• Write and film a short news report script about coastal erosion’s impact on humans .

Provided Resources

This session does not need any provided resources.

You Will Need

  • Writing materials
  • A digital camera / iPad for filming
  • Editing software (optional)

Session 5 How do we try to prevent coastal erosion?

Objectives

Geography

  • Describe and understand key aspects of physical geography, including the water cycle.
  • Identify human and physical characteristics of coasts and understand how some of these aspects change over time.

Teaching and Activities

Investigate coastal defences and then create a storm surge dice-rolling game.

Teaching Outcomes:

  • To investigate coastal defences and then create a storm surge dice-rolling game.

Children will:

  • Gain an increased understanding of a range of coastal defence strategies.
  • Create and play games to model the changing human and physical nature of a coastline.

You Will Need

  • Play Money
  • Scissors
  • 6-sided dice (1 per group of 2 or 3)
  • Graph paper and coloured pencils (optional)

Session 6 What impacts do humans have on the coast?

Objectives

Geography

  • Describe and understand key aspects of human geography, including types of settlement and land use.

English

  • Extend confidence, enjoyment and mastery of language through public speaking: debate.

Teaching and Activities

Identify the human uses of the coast and take part in a debate to evaluate coastal tourism.

Teaching Outcomes:

  • To discuss human uses of the coast, identifying key themes such as tourism, industry, trade and transport.
  • To debate the statement ‘By going to the coast, tourists spoil the very thing they go to see’.

Children will:

  • Create a mind map for ‘Human Uses of the Coast’.
  • Write, deliver and evaluate a persuasive debate speech.

Provided Resources

  • Persuasion text success criteria
  • Suggested paragraph starters for persuasion texts

You Will Need

  • A4 and A3 paper
  • Coloured pens or pencils

Session 7 Modelling human and physical coastal features

Objectives

Design and Technology

  • Design innovative, functional and appealing products that are fit for purpose, aimed at particular individuals or groups.
  • Select tools, equipment and materials to perform practical tasks accurately and aesthetically.

Geography

  • Describe and understand key aspects of physical and human geography.

Teaching and Activities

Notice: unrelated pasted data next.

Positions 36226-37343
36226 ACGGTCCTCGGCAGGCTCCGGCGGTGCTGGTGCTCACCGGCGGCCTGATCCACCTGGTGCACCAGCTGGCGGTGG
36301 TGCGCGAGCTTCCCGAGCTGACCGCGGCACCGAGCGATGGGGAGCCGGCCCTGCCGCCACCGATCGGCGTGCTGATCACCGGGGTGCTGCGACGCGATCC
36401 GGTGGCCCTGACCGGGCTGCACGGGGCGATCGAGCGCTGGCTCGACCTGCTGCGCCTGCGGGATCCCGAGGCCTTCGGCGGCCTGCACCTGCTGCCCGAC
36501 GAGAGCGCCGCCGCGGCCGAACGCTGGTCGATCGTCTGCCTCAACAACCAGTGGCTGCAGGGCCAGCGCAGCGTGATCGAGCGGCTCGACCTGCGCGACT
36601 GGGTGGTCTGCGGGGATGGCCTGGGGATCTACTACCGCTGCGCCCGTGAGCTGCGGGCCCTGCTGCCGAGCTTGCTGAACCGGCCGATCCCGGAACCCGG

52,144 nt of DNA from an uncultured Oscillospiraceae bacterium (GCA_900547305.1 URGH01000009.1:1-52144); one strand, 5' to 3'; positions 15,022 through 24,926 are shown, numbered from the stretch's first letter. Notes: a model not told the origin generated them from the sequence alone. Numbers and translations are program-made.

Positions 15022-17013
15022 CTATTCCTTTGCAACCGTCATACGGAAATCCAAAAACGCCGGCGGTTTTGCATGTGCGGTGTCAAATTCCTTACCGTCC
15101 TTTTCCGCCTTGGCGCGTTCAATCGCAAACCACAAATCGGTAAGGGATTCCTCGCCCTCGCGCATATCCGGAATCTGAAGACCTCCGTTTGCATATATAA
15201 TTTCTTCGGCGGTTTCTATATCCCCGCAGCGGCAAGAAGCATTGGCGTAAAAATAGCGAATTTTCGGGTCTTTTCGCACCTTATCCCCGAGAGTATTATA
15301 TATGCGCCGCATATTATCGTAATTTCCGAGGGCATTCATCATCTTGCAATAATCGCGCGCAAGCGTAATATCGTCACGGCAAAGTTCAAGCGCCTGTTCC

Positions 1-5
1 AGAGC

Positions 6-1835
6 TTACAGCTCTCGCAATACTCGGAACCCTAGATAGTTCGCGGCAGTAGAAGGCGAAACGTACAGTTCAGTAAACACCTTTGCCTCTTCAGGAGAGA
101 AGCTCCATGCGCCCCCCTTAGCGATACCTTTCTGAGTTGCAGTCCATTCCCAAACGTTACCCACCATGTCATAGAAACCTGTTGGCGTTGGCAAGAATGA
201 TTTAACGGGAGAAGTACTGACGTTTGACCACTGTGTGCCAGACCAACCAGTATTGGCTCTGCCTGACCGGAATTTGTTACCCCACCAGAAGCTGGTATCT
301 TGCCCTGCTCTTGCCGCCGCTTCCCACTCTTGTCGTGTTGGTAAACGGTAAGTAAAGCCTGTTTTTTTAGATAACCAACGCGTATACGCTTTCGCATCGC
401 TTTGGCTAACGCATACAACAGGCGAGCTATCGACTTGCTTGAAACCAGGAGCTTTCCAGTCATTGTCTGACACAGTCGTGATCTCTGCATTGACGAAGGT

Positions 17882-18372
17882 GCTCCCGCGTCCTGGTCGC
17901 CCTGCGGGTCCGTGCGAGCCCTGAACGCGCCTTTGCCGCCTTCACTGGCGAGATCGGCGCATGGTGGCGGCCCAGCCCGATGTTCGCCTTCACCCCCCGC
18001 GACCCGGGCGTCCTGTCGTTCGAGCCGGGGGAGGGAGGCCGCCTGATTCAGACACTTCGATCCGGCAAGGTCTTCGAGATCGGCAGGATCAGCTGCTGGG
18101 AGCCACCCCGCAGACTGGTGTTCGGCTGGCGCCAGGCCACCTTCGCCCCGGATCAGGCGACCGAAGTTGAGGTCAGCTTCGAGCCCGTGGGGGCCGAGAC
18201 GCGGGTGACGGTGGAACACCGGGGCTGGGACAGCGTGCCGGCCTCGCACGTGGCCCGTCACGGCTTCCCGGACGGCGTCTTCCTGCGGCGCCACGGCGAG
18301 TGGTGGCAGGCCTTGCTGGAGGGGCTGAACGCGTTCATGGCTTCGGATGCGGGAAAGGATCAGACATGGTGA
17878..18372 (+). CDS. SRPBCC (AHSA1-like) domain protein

Build a model to represent a range of human and physical coastal features and annotate with ‘higher order’ geography questions.

Teaching Outcomes:

  • To design, build and finish a model to represent a range of human and physical coastal features.
  • To annotate models with ‘higher order’ Geography questions to engage the viewer.

Children will:

  • Collaborate to synthesise learning and create a Modroc model.
  • Formulate and answer higher-order questions that demonstrate understanding of block objectives.

You Will Need

  • Base-boards of stiff card, hardboard or thin plywood
  • Junk modelling materials
  • PVA glue
  • Masking tape
  • Modrock (available online and from craft shops)
  • Scissors
  • Shallow trays of water
  • Small stones
  • Lolly sticks
  • Sand
  • Modelling clay

Session 8 Explaining coastal processes and features

Objectives

English

  • Plan, draft, edit and write a concise explanation text.
  • Be clear about an appropriate standard of handwriting, e.g. an unjoined style for labelling a diagram.

Teaching and Activities

Add a high quality coastal process explanation to the model and then present the finished work to an audience of children or parents and carers.

Teaching Outcomes:

  • To write a high-quality explanation for 1 of the coastal processes represented in the model.

Children will:

  • Write a high-quality explanation of 1 of the coastal processes represented in their model.

Provided Resources

  • Explanation text success criteria
  • Suggested paragraph starters for explanation texts

You Will Need

  • Plain paper
  • Line guides
  • Card for mounting
  • Sticky notes